Shadow Map Res: The 'Shadow Map Res' Sets the resolution for the calculated deep shadow map in pixels. This option is only available when Deep Shadow Map is selected.

Control Light Linking: Illumination on a surface is generally controlled by the 'Shader' item in the Shader Tree. Within the Shader it is possible to control a lights affect on a surface with Light Linking. As its name describes, it links the illumination affects of a Group of Lights to specific Items or Material Groups. When the 'Control Light Linking' option is enabled on a Light item, it will act as an individual Light Specific override to the Shader, allowing users to 'Include' or 'Exclude' a specific lights illumination on a group of items.

Item Group: The 'Item Group' option determines the specific Group of item layers in the scene that will be affected by the Light Linking. The Group needs to be defined in the Groups viewport panel. This can be done easily by selecting the target items while in 'Items' mode and then in the Groups palette LMB+click the 'New Group' button. Define a name for the group in the pop-up dialogue and choose the 'From Selected Items' option and click 'OK' to accept. Once the Group is defined, select the named group here.

Mode: The 'Mode' option determines whether the light will be 'Included' meaning it will only affect the Items in the specified Item Group, and 'Excluded' by all other surfaces, meaning it will be ignored by any items in the specified Item Group.

Radius: The default value of 0m results in crisp hard-edged shadows. Increasing the size prompts MODO to sample lighting from an array of positions within the defined radius, the various samples are blended together producing the soft edged result. Keep in mind that increasing this value too high will result in noisy shadows unless the user also increases the number of samples.

Spread Angle Example 1
A radius of 0m produces a crisp shadow.


Spread Angle Example 2
A radius of 2mm produces a softer edged shadow.


Spread Angle Example 3
A radius of 10mm produces a softer but noisy shadow.


Spread Angle Example 4
Increasing the 'Samples' value produces a smoother result.

Samples: As the Spread Angle increases, additional samples are required to smooth out the resulting soft edge shadow. If the shadow appears grainy, increasing this sample setting is the most likely solution. The default value of 16 is a good starting point for balancing speed and quality. As the spread increases or the resolution of the image increases you can drive this number higher to account for any grain that appears. Keep in mind that increasing the number of samples will also increase render times.

Simple Shading: When generating soft shadows with a radius greater than 0m, MODO calculates the shadow as if sampled from an array of lights, these samples are blended together to produce the smooth result. With the 'Simple Shading' checkbox enabled, MODO will calculate the specular and diffuse values for a surface as if the light were a single point, regardless of the radius size. However, with 'Simple Shading' disabled, MODO uses the same light array as the shadow to calculate the specular and diffuse values. This results in diffuse and specular shading that is 'soft', like the shadow but can also become increasingly grainy with a greater 'Radius' value. Increasing the number of 'Samples' will reduce grain in the diffuse and specular shading as well as the shadows at the expense of longer render times.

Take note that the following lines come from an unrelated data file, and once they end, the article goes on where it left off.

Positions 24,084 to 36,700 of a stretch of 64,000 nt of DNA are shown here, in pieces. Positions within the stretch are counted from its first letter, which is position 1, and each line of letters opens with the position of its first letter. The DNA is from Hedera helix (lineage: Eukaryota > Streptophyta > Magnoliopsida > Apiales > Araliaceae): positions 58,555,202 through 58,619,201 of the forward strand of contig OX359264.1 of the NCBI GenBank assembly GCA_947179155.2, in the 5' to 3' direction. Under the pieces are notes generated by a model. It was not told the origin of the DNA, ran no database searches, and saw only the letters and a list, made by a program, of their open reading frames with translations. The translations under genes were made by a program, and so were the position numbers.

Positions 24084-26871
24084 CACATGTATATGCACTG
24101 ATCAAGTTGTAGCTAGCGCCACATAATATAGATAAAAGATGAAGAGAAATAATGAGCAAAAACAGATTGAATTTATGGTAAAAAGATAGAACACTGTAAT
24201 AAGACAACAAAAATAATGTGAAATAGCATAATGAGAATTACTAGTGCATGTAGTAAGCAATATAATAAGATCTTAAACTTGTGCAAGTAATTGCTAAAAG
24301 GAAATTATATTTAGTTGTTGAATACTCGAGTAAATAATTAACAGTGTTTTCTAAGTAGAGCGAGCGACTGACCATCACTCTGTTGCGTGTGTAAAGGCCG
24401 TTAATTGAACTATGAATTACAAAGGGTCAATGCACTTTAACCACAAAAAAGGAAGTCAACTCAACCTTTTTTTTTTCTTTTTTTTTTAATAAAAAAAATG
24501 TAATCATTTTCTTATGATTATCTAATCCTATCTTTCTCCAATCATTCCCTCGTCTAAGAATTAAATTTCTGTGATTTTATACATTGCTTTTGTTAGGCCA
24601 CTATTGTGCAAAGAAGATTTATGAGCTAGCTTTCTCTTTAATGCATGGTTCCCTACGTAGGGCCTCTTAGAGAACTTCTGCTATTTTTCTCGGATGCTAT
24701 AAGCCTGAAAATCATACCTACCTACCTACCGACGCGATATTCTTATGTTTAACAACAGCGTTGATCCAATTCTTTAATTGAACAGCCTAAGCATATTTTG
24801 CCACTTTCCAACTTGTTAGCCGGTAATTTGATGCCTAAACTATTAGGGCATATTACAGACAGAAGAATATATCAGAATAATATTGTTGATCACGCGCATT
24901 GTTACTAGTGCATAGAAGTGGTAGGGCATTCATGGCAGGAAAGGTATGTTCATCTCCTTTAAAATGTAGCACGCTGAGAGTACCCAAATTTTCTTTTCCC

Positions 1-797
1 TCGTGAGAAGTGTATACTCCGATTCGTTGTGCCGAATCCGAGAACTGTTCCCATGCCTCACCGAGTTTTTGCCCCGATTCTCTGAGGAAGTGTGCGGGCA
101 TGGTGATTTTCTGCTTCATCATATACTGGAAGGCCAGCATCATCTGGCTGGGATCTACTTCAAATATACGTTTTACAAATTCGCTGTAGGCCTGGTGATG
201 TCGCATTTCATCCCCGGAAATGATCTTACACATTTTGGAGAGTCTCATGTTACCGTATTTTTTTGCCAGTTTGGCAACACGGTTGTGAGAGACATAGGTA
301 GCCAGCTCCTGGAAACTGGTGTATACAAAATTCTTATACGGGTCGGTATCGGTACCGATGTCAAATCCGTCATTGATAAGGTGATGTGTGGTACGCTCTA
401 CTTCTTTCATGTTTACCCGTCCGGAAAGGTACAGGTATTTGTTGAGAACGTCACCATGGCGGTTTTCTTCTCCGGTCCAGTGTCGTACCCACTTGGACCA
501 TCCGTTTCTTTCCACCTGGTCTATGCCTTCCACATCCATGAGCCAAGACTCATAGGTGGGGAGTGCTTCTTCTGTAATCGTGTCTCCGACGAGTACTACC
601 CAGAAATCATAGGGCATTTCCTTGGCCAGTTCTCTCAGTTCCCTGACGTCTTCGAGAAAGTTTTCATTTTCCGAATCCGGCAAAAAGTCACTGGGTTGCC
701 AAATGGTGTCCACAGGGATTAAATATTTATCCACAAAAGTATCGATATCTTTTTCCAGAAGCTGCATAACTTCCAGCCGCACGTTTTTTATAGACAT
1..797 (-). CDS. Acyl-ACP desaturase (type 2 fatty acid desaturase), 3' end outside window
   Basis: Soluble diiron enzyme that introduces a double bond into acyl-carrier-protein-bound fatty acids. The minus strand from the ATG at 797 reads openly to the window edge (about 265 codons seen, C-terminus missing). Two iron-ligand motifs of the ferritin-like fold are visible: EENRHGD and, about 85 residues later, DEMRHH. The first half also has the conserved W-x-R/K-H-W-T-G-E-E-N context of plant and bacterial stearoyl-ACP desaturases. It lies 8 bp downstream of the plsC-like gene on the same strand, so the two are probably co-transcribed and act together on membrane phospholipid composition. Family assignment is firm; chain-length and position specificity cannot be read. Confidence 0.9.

Cone Angle: Spot lights emit their light in a cone shape that originates from the lights position toward the default -Z direction. The 'Cone Angle' defines the shape of the cone that is generated; larger values produce wider conical shapes and therefore larger areas of illumination, while smaller values produce tighter cones with smaller areas of illumination. A setting of 360° produces light similar to a point light radiating in all directions equally. This value can also be set interactively with the Transform tool in the 3D viewport.

Soft Edge: The soft edge defines an illumination falloff inside the edge of the spot lights cone producing a more natural look. The soft edge is contained within the 'Cone Angle', and attenuates illumination at the edges; a 40° Cone Angle with a 10° falloff would really be a 20° cone angle of full illumination that would falloff 10° across the outer edges of the cone. This value can also be set interactively with the Transform tool in the 3D viewport.


When light shines on particular matter suspended in the air, such as water vapor, smoke or even pollution, the light rays become visible. In computer graphics this effect is known as volumetric lights, their affect can be subtle or pronounced, either way it can add a good amount of believability and atmosphere to renders. Additional Settings related to volumetrics can be found in the Light Material item.

Volumetrics Checkbox: The 'Volumetrics' checkbox toggles the effect on or off. When enabled, the sample, height, and radius options become available.

Samples: Any objects that intersect the light beam volume will cast shadows through it. You may have witnessed this when sunlight shining through the clouds creates streaks of light sometimes referred to as 'god rays'. The 'Sample' setting defines the degree of accuracy that MODO uses to calculate these shadows through the volume, higher numbers of samples will give smoother and more accurate results, while lower values will render more quickly but become increasingly grainy. The sample below demonstrates the difference between 32 samples on the left and 256 samples on the right.

Volume Sphere Samples   Volume Sphere Samples

Height: This is the depth of the volume as measured extending out from the front of the light. A setting of 20m will extend the rays 20m from the light including falloff.

Base: The 'Base' value sets the circular region around the light where volume effect will originate from.